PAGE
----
A light in the darkest time

By Liu Xiaoan, Good Companion Response Team, Wuhan, China

Email: liu.xiaoan@qq.com

“My mother was up all night. What can I do? Please help her. We can’t wait any longer!” This is one of the messages from online groups seeking help during the COVID-19 pandemic in Wuhan, the epicenter of China’s efforts to contain and combat the pandemic. This request was immediately responded to by She Gong Ban Xing, or Good Companion Response Team (GCRT), initiated on the basis of Inter-disciplinary Bridge Response Team (IBRT) by Dr. Yu Zhihong, associate professor with the School of Sociology, Wuhan University.

In such most difficult and desperate times, if there’s someone or a group of people that can stay with them and provide solutions, this can be a strong power of care, concern and attention between people.

GCRT mobilized a team of professional social workers, students and counterparts and majors of social work across the city via internet when Wuhan was officially locked down. The team also turned to the China Association for Social Work Education and recruited professionals nationwide. As a result, more volunteers, experts and social work supervisors from different cities of China joined to support the team voluntarily. GCRT has quickly grown to a pool of over 500 professional team members from nationwide, providing services for over 3,000 clients via 27 online services groups. GCRT’s efforts are highlighted by their services in the mobile cabin hospitals, where patients were coordinated by social workers to achieve self-management and mutual assistance, while medics employed on temporary contracts could concentrate on those in need. The social workers also helped to organise the patient-volunteers who helped medics with chores at these mobile cabin hospitals. These mobile cabin hospitals accommodated thousands of patients from different locations.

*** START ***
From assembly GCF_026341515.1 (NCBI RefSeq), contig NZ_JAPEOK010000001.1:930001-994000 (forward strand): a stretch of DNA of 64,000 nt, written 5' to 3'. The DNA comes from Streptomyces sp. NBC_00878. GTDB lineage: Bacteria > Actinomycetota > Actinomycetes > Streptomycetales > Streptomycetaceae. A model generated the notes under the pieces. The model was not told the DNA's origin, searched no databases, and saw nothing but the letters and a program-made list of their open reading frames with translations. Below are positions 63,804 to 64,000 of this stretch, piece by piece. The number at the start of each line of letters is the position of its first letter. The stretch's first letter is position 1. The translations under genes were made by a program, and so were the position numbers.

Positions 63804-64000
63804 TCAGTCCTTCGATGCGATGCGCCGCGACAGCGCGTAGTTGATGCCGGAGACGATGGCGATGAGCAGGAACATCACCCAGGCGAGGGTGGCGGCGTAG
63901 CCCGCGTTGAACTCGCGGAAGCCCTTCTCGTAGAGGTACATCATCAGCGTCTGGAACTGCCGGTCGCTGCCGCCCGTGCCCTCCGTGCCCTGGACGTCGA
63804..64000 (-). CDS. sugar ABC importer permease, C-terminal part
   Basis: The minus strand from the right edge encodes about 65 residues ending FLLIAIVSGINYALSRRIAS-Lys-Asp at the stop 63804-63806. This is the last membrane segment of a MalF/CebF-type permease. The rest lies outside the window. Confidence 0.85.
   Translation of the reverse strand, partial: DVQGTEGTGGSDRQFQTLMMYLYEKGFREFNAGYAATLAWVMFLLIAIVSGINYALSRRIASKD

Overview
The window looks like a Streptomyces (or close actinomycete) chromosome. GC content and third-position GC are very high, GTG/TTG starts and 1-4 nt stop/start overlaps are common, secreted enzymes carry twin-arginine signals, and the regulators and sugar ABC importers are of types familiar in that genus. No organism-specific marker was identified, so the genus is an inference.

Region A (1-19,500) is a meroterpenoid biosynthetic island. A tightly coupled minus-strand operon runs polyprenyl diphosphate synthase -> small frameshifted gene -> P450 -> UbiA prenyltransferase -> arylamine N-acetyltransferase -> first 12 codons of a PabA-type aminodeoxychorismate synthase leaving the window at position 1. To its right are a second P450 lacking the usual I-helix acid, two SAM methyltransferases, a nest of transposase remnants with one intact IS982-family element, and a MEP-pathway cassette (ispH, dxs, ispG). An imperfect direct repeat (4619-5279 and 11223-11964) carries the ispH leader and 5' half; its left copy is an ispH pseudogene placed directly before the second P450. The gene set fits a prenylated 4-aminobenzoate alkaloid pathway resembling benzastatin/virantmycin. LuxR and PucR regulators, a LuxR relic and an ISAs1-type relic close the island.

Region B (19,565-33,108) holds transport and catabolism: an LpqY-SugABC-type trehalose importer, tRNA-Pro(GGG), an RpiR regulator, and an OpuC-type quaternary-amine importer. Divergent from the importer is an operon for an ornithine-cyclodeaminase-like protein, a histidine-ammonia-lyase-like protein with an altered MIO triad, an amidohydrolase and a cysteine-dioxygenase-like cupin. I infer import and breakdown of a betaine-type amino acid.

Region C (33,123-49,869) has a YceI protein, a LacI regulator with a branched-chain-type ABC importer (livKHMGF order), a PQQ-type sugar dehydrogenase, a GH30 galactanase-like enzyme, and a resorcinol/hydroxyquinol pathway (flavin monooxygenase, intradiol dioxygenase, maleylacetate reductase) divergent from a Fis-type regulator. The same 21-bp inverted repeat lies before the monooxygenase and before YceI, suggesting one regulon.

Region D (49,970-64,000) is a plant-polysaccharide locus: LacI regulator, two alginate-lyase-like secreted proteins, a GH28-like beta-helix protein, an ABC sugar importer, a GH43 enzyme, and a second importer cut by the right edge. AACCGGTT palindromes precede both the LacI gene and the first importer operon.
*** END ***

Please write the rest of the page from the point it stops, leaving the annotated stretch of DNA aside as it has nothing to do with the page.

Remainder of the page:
Under the guidance of a three-tier prevention mechanism, this team developed an efficient IBRT service mode, aiming to denote efficient linkage between online and offline resources, between formal and informal support, and between professionals and ordinary people. Various service groups in responding to specific needs of the individuals and families in Wuhan city were established via the WeChat social media platform. Each service group consists of four online volunteers and one community worker (4+1 model). The online team work together with the community worker offline in offering logistics, medical, psychological and referral assistance for isolated patients in designated communities.

As the situation eases, patients have recovered and been discharged and medics have resumed their routine work. Yet the fight continues for GCRT, and for those who lost their nearest and dearest to the coronavirus. Their emotional and psychological wounds may never fully heal. Thus, a program called the “Condolence Services Supermarket” is now on board and the GCRT team is also dedicated to training and supervision for social workers who are now tirelessly visiting the broken families in a bid to restore their physical-psychological conditions and social functions. GCRT’s help may always provide a light for them in their darkest time.